The latest instalment of my quarterly series, How To Wear Odd Socks is now available on the subscription site Channillo, and is called Murder In Eltham. It centres on the 1993 murder of Stephen Lawrence, and the wider context in which that crime occurred.
You can read the whole series by becoming a Channillo subscriber – something which directly benefits the writers of the work you enjoy.
Here are two excerpts:
“But, despite all that previous bloodshed, it was the 22nd April 1993 that seemed to change everything. A tipping point was reached. I have never been able to adequately explain why Stephen Lawrence represented the tipping point, and not any of the victims that went before him. There had been a conviction in the case of Rohit Duggal, and indeed one in the case of Rolan Adams. But Gurdeep Bhangal has spent decades knowing that the man who almost killed him escaped any kind of consequence – that he could be walking down any street, at any time, and may even come face-to-face with him again. Why the nation was not rallied by that injustice, I do not know. Perhaps because – despite having a carving knife thrust through his bowel just inches from his spine for the crime of protecting his family’s livelihood – he still kept his life? Does his survival make the crime any less outrageous?”
“So no, I had little joy at the news of a conviction in the case of Stephen Lawrence, whose life was taken yards from my front door two decades ago – I simply hoped that it would bring the Lawrence family some semblance of comfort. For me, the experience of living in Eltham during that time had a vast impact – shaping the way I interact with the world, and with others. It also had a detrimental effect on my mental health. It exposed me to the horrific duality of society – in which we are all encouraged to skate along quietly, while just below the surface, monsters draw blood for their own twisted purposes.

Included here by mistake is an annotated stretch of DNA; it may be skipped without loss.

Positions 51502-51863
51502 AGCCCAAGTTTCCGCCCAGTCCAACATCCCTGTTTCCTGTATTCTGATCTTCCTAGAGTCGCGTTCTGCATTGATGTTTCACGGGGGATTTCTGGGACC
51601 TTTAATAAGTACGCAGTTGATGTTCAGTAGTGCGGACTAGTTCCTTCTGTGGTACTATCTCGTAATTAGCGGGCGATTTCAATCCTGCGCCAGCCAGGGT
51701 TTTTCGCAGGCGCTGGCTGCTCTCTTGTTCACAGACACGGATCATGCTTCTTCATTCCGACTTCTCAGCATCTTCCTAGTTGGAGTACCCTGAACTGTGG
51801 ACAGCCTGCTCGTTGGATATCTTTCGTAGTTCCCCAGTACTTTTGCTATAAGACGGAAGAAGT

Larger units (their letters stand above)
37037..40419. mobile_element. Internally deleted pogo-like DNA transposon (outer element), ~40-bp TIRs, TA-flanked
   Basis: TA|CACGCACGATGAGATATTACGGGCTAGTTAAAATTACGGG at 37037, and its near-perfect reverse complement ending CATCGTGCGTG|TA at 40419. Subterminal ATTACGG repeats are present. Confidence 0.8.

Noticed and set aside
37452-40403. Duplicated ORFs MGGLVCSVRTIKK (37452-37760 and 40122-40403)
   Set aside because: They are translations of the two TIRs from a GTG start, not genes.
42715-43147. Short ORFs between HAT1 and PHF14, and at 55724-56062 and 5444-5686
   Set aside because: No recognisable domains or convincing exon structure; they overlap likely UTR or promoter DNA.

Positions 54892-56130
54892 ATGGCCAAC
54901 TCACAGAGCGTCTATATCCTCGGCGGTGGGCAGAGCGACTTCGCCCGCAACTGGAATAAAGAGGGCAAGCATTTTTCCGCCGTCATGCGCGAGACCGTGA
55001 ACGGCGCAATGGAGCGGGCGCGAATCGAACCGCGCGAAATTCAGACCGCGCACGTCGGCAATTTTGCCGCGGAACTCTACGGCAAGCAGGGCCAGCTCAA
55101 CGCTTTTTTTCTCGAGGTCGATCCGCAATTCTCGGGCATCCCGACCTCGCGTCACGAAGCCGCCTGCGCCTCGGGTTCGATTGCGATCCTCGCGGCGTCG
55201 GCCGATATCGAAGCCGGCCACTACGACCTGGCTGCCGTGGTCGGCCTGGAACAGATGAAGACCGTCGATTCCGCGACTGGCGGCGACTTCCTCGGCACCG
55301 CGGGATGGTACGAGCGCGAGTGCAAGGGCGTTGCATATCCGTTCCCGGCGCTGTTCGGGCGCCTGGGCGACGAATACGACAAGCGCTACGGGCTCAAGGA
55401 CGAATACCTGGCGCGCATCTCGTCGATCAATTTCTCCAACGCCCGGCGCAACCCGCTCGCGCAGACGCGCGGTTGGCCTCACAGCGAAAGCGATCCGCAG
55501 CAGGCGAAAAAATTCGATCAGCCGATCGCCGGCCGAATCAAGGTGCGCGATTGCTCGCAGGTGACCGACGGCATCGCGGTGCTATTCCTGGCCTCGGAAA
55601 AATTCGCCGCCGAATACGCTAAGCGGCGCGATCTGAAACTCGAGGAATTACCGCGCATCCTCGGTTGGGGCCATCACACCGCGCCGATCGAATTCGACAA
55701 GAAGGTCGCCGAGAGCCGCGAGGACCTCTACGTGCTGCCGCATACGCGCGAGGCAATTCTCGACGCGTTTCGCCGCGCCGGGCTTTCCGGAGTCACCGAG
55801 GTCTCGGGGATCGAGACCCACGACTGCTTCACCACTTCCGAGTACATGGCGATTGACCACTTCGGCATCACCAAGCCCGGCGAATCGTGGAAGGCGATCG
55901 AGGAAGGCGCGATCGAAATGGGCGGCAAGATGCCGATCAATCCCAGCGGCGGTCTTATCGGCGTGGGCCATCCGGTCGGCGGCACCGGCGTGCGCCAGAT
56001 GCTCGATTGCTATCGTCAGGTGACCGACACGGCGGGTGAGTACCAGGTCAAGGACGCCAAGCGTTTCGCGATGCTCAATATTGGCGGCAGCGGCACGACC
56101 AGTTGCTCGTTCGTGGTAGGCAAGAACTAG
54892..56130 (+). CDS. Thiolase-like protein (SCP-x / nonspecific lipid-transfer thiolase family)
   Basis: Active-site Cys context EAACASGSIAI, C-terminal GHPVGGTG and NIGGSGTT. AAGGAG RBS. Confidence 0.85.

“It gave me a crash course in white privilege – knowing that, in Eltham at that time, I was actually a good deal safer than many in my peer group, simply because of the colour of my skin, provided I kept my head down and didn’t rock the boat. It fed into my paranoia, with the idea that those who are supposed to be protecting us, might actually be working against us. It booted my Obsessive Compulsive Disorder into overdrive, with me constantly checking physical security, and repeatedly washing my hands – as if trying to scrub the hatred off, in which the whole town felt steeped. It also showed me, in no uncertain terms, what male violence looks like.”